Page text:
For the next month, Queen’s campus is home to Creative Expressions, an exhibition that collapses the walls of the classroom into the world of visual art.
The exhibition consists of nine installations, scattered haphazardly around campus and composed of teaching and learning materials.
The intent behind the project is to explore what constitutes art and the effective ways that it can be incorporated into the classroom as an educational tool. At Queen’s, teaching practices are constantly evolving, usually through course design and the study of learning outcomes — often missing out on the creative side of the learning process.
On Wednesday, I set out to see as many installations as I could on my usual route to class. A quick visit to their website equipped me with a map illustrating which buildings and floors the various exhibits occupy.
My first stop was the School of Medicine foyer where a large aquatic painting, entitled Pearls of Wisdom, caught my eye. It illustrates an ocean wave littered with small round objects, people, words and a God-like hand reaching down to scoop them up. In a description accompanying her painting, Lindsay Davidson from the department of surgery explains the artwork reflects the learning experience at the School of Medicine.
The “pearls of wisdom” in question are pieces of advice and acknowledgment from faculty members that range from “you will feel helpless” to “you are here because you want to help people”. Smaller, less jarring pearls float seemingly beneath the surface to represent other lessons about the ups and downs of becoming a doctor.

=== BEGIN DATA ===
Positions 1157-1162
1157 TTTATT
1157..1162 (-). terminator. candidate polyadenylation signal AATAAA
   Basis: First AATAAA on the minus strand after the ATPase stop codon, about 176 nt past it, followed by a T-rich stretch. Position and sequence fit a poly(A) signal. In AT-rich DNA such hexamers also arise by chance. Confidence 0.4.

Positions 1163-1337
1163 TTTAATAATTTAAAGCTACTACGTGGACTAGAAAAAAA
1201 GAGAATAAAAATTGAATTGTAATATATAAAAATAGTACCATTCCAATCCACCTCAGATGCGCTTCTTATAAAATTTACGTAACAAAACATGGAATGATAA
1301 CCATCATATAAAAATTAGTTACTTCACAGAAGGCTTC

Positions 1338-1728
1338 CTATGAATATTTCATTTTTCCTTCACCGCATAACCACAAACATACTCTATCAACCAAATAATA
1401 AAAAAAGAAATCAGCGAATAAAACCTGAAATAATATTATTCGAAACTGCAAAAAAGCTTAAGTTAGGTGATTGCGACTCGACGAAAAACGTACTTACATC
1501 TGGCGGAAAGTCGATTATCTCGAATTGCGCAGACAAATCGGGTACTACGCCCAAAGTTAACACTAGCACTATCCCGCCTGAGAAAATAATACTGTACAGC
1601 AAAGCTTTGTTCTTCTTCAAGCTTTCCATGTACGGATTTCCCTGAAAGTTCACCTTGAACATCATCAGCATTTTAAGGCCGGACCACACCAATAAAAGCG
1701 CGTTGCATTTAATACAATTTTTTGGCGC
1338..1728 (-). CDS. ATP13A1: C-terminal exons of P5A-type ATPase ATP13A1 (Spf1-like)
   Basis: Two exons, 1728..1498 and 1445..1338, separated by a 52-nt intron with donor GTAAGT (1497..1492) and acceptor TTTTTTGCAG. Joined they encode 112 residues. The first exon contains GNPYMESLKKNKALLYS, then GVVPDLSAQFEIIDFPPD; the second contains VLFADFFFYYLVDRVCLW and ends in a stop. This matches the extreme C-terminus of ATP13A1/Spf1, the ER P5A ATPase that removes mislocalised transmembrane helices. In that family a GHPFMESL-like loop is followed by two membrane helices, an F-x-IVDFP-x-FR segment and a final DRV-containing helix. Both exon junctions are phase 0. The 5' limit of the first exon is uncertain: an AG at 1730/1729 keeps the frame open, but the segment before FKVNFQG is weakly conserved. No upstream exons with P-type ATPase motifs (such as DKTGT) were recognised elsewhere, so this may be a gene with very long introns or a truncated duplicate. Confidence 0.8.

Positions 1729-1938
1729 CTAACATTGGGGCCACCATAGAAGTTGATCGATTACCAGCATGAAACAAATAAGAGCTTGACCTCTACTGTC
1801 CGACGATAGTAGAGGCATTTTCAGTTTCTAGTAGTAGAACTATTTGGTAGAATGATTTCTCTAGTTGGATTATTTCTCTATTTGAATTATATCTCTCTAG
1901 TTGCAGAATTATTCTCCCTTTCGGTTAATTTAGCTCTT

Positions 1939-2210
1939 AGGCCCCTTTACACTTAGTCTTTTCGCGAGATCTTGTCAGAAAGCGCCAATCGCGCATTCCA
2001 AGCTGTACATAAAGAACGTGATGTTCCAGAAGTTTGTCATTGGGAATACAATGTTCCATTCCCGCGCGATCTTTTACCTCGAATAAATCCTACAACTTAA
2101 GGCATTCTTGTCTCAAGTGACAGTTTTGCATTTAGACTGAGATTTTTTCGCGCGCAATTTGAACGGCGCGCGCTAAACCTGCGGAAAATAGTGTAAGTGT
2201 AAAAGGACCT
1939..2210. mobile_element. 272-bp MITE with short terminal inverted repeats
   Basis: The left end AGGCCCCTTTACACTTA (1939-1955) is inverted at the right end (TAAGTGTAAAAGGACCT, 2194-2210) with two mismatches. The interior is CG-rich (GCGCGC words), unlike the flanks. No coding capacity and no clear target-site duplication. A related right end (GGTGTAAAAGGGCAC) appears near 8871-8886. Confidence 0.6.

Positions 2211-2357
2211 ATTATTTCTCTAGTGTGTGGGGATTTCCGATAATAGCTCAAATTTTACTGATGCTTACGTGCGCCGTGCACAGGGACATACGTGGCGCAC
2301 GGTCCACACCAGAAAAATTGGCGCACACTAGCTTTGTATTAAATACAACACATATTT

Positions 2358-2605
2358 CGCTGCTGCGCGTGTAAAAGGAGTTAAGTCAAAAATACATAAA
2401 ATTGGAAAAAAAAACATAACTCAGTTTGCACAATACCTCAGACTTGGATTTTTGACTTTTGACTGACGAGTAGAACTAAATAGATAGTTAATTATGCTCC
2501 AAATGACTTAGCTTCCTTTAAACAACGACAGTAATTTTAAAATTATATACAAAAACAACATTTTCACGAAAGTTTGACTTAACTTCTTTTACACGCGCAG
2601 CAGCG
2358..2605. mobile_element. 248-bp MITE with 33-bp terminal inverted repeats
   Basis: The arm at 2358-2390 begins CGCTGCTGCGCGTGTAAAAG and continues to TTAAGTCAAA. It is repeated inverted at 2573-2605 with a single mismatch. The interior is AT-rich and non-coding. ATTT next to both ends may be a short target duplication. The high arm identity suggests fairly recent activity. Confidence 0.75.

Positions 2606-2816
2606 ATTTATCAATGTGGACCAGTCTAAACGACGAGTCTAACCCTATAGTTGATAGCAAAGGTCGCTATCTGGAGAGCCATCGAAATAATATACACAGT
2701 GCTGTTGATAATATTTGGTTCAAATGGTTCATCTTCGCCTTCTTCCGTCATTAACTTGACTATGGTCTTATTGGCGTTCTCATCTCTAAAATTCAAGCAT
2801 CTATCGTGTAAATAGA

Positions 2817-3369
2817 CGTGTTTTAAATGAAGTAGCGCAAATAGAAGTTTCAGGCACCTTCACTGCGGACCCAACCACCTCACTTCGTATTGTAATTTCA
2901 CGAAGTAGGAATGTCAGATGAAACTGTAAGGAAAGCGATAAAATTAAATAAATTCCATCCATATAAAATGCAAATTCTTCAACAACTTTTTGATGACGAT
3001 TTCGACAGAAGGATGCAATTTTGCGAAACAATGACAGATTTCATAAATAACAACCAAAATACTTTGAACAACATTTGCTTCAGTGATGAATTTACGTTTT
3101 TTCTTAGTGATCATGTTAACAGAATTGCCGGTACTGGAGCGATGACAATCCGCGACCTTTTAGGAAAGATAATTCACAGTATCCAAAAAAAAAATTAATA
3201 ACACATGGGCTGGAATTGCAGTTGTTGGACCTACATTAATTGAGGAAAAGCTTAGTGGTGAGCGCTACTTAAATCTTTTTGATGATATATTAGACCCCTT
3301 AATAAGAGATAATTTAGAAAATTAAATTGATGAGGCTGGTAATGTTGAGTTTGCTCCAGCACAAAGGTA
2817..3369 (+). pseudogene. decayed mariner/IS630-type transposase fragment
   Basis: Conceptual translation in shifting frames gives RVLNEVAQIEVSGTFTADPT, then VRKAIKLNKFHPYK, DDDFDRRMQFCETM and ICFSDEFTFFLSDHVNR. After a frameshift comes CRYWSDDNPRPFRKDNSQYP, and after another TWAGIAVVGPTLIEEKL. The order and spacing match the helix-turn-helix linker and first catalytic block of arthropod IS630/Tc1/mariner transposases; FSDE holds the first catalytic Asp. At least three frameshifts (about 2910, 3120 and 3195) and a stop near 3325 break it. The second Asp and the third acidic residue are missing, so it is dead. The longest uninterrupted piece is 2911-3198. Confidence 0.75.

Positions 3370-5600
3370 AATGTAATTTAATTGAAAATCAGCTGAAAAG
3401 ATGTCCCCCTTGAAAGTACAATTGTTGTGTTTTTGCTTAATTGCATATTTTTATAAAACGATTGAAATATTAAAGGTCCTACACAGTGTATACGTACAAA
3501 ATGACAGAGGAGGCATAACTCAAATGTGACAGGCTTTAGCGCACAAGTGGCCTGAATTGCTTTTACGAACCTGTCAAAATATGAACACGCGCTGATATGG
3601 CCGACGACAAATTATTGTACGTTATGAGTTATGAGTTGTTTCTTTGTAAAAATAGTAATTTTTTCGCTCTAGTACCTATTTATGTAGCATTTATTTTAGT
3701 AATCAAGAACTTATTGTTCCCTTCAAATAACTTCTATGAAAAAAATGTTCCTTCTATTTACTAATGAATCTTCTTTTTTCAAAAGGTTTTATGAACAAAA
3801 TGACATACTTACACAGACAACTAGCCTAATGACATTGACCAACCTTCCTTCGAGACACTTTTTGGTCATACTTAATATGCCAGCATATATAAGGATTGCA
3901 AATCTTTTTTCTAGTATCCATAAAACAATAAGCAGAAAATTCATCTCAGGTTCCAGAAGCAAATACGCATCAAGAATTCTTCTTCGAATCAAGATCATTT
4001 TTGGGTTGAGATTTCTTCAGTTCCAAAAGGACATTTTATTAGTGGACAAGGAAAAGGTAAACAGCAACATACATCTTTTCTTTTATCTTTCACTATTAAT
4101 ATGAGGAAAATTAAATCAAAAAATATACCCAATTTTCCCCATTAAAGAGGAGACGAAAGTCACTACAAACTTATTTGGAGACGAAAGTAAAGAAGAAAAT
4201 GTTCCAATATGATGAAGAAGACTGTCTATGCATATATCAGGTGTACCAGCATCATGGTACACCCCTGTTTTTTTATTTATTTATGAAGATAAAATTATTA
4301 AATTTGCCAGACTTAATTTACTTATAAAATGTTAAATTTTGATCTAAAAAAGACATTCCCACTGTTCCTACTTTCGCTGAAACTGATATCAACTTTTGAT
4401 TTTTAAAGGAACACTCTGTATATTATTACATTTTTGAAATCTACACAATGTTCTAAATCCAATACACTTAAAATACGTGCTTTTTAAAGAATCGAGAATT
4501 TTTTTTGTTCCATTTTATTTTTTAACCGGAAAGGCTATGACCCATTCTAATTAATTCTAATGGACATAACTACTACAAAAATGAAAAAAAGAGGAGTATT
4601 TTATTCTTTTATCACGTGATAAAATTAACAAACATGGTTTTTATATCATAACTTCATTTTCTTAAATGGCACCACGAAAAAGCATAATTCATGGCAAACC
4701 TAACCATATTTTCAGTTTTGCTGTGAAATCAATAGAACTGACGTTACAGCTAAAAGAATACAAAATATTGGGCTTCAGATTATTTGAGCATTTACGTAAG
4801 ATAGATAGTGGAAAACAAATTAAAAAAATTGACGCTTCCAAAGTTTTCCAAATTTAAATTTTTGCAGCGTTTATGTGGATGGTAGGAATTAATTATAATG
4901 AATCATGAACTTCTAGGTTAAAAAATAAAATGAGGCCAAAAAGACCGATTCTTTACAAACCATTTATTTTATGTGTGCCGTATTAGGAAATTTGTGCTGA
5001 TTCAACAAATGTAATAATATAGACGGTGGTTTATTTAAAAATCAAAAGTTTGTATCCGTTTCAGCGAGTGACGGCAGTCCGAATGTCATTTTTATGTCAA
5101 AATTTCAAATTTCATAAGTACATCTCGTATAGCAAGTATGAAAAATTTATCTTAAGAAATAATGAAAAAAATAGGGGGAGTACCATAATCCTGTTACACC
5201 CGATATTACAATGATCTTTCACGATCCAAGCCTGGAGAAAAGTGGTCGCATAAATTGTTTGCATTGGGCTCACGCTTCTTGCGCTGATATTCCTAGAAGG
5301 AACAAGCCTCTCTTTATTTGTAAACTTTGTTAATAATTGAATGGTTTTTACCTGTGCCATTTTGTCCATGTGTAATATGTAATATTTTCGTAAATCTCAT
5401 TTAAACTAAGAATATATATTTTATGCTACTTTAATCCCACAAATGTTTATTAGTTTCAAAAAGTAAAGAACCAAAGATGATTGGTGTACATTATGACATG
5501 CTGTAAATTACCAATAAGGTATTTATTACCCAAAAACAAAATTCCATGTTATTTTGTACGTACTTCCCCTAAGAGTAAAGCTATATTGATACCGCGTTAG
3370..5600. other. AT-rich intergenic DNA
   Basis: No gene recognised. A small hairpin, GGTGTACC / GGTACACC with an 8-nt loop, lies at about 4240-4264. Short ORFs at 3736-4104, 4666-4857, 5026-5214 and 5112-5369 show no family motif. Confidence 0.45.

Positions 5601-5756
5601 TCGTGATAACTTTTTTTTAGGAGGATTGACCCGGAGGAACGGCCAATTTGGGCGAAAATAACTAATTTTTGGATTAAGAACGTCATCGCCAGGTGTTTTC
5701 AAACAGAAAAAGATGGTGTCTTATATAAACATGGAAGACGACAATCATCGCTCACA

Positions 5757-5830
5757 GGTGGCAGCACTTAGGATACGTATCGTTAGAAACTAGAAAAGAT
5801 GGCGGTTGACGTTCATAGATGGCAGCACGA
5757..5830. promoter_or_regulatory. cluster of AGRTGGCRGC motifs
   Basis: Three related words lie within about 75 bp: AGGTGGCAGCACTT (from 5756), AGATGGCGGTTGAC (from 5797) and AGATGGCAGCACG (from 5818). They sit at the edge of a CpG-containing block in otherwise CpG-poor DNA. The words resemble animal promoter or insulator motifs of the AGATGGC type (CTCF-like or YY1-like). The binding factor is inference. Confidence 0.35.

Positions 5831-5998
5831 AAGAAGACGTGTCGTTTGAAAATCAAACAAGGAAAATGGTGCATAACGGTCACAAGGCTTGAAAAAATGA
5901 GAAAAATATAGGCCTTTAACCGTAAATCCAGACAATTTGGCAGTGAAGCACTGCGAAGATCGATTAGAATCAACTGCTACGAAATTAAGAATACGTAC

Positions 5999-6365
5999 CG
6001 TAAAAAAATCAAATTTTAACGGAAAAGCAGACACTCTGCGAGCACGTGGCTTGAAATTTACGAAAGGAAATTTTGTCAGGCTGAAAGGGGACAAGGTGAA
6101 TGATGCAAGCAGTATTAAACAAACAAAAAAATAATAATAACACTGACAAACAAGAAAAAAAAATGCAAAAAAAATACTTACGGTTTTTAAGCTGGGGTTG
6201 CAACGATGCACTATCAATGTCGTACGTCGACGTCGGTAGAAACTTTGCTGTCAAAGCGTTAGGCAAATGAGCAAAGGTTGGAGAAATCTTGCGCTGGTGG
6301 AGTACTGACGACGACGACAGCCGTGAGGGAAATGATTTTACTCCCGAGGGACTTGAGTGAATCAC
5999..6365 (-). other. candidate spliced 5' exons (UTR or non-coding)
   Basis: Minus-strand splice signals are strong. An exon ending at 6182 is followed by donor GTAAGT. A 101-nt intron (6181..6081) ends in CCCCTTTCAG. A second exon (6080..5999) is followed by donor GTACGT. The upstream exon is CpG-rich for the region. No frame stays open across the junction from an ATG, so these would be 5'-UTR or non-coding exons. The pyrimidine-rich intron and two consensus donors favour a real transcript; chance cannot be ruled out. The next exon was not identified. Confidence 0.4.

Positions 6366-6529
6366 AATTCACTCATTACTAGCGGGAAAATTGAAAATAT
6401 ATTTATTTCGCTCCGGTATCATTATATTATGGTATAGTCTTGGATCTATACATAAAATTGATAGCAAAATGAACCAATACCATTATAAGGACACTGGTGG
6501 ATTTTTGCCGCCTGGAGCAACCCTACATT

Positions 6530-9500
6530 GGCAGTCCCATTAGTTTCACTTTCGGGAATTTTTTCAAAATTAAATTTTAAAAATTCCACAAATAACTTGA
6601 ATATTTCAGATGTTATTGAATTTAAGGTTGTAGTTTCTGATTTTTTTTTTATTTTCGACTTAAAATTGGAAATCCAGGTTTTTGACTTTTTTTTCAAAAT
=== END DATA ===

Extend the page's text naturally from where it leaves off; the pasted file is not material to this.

Then I walked up the street to the Biosciences Complex, which holds an expansive piece in its atrium.
The piece’s size is unmistakable. It’s composed of layers of clear plastic overhead projector sheets, prints of handwritten due dates and chemical formulas. The sheets are covered with bright orange and green geometric prints.
This is The Artemesia Project: A Significant Residue of Knowledge by Otis Tamasauskas, professor of fine art. The sheets organized in a non-hierarchical order envisioned for me as the viewer a new way of looking at diverse faculties and how we prioritize them.
Tamasauskas’ work on A Significant Residue of Knowledge first began in 1993, and it was revisited and revised this year before its display.
I finally walked across campus to Ontario Hall, the home of the Bachelor of Fine Arts student studios and the faculty of art history. Quintin Wight, ArtSci `61, shares the contents of the sketchbooks he filled while taking Art I and Art II in the piece entitled Q in the Studio.
The idea behind the exhibitionistic nature of an open sketchbook was to demonstrate how art history is best appreciated when one is also creating their own art.
Creative Expressions forces an appreciation of art as a learning tool in the most intuitive way possible: through self-discovery and interaction.
As I made my way through campus, guided only by the exhibit map, I tried to recall at which points in my undergraduate education that I or my professors had used art as a educational tool. I came up empty-handed, but not discouraged.
The art displayed by the various students and professors was inspiring for someone who studies science, but is constantly creating and seeking out art.
I felt I had been let in on a secret that I was relieved to have heard. Art is not only acceptable, but useful and necessary.
I made my way into my biochemistry lecture hall, sketchbook gripped extra tightly among my lab notes — just in case.
Creative Expressions locations:
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